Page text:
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News 05 May 14

British Creator of Classic Yugoslav Cartoons Dies

Timothy John Byford, a British television director and scriptwriter who made some of the most popular Yugoslav children’s shows of the 1970s and 1980s, has died in Belgrade.

Nemanja Cabric
BIRN, RTS
Belgrade

Byford, who was renowned for children’s television shows like “Neven” (“Marigold”), “Babino Unuce” (“Granny’s Boy”) and the legendary “Poletarac” (“The Fledgling”), died in Belgrade on May 5 after a long illness.

Although he stopped working in television more than two decades ago, people who were children in Yugoslavia in the 1970s and 1980s still remember his creations with fondness to this day, above all “The Fledgling”, which was awarded a ‘Prix Jeunesse’ prize in Munich in 1980.

Byford lived in Belgrade for decades, spending his last years in the Serbian capital battling cancer and at the same time teaching children English, writing and publishing his works on his website and advising the national broadcaster on programming for children.

He also worked for ten years at Sarajevo Television, where he produced the shows “Sunday Magazine”, “Musical Notebook”, “In Search of the Dodo” and “Open the Window”.

Byford could often be seen walking his dog in Tasmajdan Park in Belgrade | Photo by Nemanja Cabric

In a 2013 interview for Balkan Insight, Byford explained why he quit his broadcasting job in Britain and came to live in Belgrade permanently.

“Love was the initial reason, but I also realised I could also further my career better than at the BBC. There I would have continued working on what producers wanted. Here I did everything I wanted to do, and was accepted,” he explained.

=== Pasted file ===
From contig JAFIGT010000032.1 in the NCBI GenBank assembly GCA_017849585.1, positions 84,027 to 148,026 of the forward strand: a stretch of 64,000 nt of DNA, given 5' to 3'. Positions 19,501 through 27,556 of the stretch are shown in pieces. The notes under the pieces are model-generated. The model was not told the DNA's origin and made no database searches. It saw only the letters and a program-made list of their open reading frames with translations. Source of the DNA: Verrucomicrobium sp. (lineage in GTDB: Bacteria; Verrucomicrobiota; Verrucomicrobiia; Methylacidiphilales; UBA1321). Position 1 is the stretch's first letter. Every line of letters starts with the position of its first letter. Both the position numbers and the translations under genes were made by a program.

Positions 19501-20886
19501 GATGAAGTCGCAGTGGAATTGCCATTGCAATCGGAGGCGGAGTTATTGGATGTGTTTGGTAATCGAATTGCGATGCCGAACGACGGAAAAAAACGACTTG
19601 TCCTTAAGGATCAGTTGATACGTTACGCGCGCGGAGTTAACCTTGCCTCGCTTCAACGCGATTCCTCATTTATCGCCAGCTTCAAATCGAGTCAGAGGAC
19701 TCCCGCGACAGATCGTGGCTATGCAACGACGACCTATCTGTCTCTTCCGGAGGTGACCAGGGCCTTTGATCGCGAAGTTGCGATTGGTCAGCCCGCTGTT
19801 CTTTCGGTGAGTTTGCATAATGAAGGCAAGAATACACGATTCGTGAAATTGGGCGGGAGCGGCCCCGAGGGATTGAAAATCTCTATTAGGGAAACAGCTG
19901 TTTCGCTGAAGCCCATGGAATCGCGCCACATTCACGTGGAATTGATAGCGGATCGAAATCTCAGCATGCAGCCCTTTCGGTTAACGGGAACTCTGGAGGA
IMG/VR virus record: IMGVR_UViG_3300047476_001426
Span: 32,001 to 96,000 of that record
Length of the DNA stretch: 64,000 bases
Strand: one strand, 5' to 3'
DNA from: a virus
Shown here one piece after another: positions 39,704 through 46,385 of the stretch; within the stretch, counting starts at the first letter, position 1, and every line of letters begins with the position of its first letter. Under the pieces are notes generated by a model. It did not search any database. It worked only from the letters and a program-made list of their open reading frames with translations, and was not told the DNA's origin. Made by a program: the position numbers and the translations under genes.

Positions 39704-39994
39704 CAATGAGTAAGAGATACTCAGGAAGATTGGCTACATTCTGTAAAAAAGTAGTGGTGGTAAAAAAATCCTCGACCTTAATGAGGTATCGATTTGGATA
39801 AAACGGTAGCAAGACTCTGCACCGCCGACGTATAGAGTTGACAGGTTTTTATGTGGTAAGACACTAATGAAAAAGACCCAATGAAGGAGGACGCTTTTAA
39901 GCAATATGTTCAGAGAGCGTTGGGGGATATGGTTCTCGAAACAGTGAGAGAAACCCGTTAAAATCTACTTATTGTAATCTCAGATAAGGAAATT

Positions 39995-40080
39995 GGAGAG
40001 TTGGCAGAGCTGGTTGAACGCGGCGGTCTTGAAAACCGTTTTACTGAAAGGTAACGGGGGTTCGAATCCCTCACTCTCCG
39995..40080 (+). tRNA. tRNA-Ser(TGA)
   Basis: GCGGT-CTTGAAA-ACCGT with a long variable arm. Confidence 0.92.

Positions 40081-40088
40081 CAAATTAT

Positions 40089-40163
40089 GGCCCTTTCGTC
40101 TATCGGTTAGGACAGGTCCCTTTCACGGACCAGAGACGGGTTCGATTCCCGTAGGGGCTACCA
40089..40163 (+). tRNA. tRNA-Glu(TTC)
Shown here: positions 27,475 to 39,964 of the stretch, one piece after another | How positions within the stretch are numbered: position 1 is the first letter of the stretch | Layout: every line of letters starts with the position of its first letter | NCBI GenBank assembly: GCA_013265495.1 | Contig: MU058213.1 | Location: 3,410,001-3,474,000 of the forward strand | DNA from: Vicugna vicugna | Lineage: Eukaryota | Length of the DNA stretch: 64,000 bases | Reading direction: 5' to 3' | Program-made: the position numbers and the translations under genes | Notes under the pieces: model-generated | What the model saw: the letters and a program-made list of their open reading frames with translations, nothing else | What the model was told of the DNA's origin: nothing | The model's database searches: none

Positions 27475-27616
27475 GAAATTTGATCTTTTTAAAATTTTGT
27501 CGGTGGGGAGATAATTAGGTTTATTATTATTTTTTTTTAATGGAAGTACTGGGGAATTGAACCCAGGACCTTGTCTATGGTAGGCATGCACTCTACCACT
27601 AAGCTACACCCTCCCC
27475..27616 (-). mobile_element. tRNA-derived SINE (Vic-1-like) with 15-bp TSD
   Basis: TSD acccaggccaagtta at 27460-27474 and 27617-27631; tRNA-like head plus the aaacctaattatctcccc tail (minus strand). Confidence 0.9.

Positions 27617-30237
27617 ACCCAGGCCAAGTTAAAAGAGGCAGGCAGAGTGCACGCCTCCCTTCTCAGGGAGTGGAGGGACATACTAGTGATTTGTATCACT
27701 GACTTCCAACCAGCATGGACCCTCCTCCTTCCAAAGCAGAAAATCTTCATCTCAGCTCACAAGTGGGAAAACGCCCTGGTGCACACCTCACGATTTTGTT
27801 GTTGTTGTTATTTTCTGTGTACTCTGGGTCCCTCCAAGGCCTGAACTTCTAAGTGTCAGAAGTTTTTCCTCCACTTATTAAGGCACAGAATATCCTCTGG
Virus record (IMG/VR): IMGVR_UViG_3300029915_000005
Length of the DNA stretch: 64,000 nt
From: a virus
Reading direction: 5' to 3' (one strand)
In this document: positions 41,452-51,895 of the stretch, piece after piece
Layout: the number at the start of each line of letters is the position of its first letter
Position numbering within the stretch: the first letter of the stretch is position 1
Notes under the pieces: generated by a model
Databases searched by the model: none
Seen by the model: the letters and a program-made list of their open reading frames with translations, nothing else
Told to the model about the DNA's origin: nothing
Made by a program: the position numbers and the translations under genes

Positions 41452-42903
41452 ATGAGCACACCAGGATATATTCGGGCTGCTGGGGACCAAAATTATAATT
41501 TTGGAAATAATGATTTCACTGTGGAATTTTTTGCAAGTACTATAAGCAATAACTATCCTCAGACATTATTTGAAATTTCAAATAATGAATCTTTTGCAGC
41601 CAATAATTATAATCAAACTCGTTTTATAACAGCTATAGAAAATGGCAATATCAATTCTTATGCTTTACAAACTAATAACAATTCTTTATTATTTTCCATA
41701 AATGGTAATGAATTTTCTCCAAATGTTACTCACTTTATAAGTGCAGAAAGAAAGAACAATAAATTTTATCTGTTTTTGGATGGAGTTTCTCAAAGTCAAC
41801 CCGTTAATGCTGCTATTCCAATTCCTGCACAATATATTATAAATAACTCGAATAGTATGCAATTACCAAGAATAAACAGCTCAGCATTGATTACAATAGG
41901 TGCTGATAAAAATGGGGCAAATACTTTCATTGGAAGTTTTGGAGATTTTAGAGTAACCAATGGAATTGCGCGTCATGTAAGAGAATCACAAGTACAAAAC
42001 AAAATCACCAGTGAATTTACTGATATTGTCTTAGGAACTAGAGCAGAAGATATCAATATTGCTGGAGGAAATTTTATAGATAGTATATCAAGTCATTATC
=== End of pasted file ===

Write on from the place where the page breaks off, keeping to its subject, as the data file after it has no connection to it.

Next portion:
He said that he had recently finished his autobiography, which had the working title of "Timothy Byford: Warts and All", although he suggested that he might consider changing it to “Life Begins at Seventy”.

The memoir follows the course of his life from his early days at Sandle Farm, Fordingbridge in England, through his years working for the BBC in London and finally to Belgrade, the city that he made his home at the beginning of the 1970s.

His other book, “Pigs Eat Banana Skin”, is a fictional self-portrait, based on incidents from his life mixed with imagined situations, using humour and poetry as well as observations of real life.

Belgrade television station Studio B recently finished a documentary film focusing on his life.

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